Region

Eastern Europe

The Hungarian Candidate

On the 2014 campaign trail in Miskolc, Hungary, where politicians who fought for the poor Roma community were poor themselves.

July 05, 2016

Cold War Fault Lines

Nick Schifrin, Zach Fannin

From Estonian militias to separatist fighters in Ukraine, tensions between NATO and Russia are approaching Cold War levels.

May 25, 2016

Ukraine's Most Vulnerable, Two Years On

Julia Barton, Sophie Pinkham, Misha Friedman

Two years after Euromaidan, the Russian seizure of Crimea and conflicts in eastern Ukraine, a depressing new reality has sunk in for many displaced Ukrainians: they're not getting their old lives back.

May 25, 2016

Deadly Pollution: The World's Most Toxic Places

Larry C. Price, Justin Kenny, Debbie M. Price, Richard Paddock

Pollution sickens and kills millions of people worldwide each year. This project explores the most toxic places with a focus on causes, consequences and possible solutions.

April 19, 2016

The Labor Train

George Butler, Joseph Schottenfeld, Tim Brown

An intimate profile of labor migrants making their way to Russia by train and bracing for—sometimes looking forward to—work and life in Moscow.

April 04, 2016

Nuclear Winter

Kit R. Roane

Cold War scientists once worried that a nuclear war could plunge the world into a deadly ice age. But why, three decades later, does Nuclear Winter still resonate?

November 12, 2015

Sarajevo After the Siege

Elisabeth Zerofsky

A political party that grew out of Sarajevo's re-emerging post-war cultural scene is trying to help build a functional state in Bosnia and Herzegovina.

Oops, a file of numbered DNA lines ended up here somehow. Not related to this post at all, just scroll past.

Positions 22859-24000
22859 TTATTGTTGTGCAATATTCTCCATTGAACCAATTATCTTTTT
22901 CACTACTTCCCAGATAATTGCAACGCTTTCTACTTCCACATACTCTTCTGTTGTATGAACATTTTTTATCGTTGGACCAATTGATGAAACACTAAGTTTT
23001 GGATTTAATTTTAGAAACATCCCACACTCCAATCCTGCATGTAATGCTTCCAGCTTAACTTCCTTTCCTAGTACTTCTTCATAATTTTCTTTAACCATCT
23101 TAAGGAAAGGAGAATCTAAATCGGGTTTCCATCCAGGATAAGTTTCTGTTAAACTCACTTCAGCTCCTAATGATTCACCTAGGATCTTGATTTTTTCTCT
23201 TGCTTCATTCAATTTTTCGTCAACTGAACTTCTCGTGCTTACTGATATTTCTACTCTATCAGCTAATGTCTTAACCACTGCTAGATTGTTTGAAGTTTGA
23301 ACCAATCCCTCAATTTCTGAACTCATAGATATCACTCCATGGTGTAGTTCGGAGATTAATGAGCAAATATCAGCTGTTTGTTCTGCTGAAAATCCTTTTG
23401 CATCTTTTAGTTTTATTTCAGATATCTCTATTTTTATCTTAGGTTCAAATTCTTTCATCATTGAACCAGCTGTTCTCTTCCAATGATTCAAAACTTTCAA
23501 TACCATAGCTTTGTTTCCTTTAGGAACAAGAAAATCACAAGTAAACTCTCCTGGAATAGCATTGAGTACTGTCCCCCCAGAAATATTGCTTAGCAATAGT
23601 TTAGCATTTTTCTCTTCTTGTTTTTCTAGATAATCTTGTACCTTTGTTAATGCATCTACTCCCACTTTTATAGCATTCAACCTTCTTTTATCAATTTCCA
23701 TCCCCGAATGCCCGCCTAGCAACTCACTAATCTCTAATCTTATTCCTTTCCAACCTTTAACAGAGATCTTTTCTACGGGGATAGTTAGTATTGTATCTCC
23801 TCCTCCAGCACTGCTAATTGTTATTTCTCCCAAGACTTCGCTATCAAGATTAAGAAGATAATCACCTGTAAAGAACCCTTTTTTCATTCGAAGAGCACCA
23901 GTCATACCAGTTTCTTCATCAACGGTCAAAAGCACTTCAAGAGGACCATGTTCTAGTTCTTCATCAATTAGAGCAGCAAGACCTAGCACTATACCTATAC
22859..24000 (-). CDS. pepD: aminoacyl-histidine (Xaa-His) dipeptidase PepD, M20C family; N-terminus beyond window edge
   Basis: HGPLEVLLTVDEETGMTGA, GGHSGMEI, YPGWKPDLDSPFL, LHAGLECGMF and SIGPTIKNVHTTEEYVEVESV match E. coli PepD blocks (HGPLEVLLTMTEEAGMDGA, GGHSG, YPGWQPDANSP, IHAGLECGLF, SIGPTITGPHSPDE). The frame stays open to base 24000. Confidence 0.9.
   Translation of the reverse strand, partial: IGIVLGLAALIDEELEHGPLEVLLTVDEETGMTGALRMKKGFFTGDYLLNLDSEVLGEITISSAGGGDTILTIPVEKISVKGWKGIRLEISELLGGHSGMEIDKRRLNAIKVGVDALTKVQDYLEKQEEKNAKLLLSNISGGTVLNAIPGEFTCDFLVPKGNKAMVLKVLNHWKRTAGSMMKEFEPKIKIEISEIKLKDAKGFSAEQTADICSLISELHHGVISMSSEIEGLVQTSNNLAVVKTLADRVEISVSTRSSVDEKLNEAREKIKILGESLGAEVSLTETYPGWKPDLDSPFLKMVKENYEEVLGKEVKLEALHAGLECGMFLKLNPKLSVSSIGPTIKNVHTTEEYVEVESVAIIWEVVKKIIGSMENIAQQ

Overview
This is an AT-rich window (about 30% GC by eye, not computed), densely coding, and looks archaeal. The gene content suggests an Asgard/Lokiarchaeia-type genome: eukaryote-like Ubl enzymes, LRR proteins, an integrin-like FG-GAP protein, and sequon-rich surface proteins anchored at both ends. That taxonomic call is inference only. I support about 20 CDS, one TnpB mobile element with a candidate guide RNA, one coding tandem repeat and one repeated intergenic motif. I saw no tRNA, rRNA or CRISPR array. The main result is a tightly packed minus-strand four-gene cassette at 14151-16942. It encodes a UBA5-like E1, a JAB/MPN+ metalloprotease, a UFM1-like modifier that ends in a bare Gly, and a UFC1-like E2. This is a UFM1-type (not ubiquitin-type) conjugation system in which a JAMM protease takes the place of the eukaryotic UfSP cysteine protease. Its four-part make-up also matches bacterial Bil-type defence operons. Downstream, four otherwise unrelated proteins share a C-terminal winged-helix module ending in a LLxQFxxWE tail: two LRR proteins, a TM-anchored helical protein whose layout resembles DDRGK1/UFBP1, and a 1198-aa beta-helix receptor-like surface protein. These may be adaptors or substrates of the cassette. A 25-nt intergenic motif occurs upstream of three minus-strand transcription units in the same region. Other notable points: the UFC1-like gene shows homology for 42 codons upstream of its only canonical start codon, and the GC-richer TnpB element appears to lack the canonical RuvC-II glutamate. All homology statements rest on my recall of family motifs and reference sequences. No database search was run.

July 16, 2015

Ukraine: Reforming a Police Force

Misha Friedman, Masha Gessen

Ukraine's government is set to completely change many of the Soviet-style state institutions, but it has a short window of opportunity and the notoriously corrupt police force is its main priority.

November 03, 2014

Bulgaria 25 Years After Communism

Yana Paskova

A look at the intended—and unintended effects—of democracy on Bulgaria, a nation still undergoing social and economic upheaval, 25 years after the fall of the Berlin Wall.

Meet the Journalist: Dimiter Kenarov

Circumnavigating and sometimes crisscrossing the sea by ferry, visiting settlements and protected sites, Dimiter Kenarov draws a new environmental map of the Black Sea and its coastal area.

Meet the Journalist: Rachel Oswald

CQ Roll Call foreign policy reporter Rachel Oswald discusses her summer 2015 Pulitzer Center reporting trip to Moscow where she focused on the breakdown in U.S.-Russia nuclear confidence.

Bosnia Prepares for First Post-War Census

A national census in Bosnia in October 2013 may reveal an increasingly ethnic Bosnian population, but getting minorities to officially declare their often-stigmatized identities will be difficult.

Pulitzer Center Visits West Coast

Pulitzer Center journalists Misha Friedman, Jon Cohen and Amy Maxmen spoke to 425 people about their work featured in the e-book "To End AIDS" at different events in the San Francisco area last week.

A Year of Field Notes

Pulitzer Center interns Elana Dure and Seiler Smith look back over a year of Field Notes and compile some of their favorites.

Migration and Refugees Lesson Plans

The following lesson plans for middle school teachers, high school teachers and college professors introduce reporting connected to migration and the experiences of refugees.

Ukraine's Internally Displaced

Students investigate educational resources using diverse media in order to understand how journalists use various mediums to tell different accounts of Ukraine's internally displaced persons.

Global concern

In this lesson, students discuss the reporting project "Nuclear Winter."

HUMAN RIGHTS REPORTING

Students will critically examine the legal, professional and moral obligations of journalists as witnesses to all kinds of human rights violations.

Museum of Current Crises

This lesson plan outlines a project that allows students the opportunity to connect with a contemporary crisis somewhere in the world.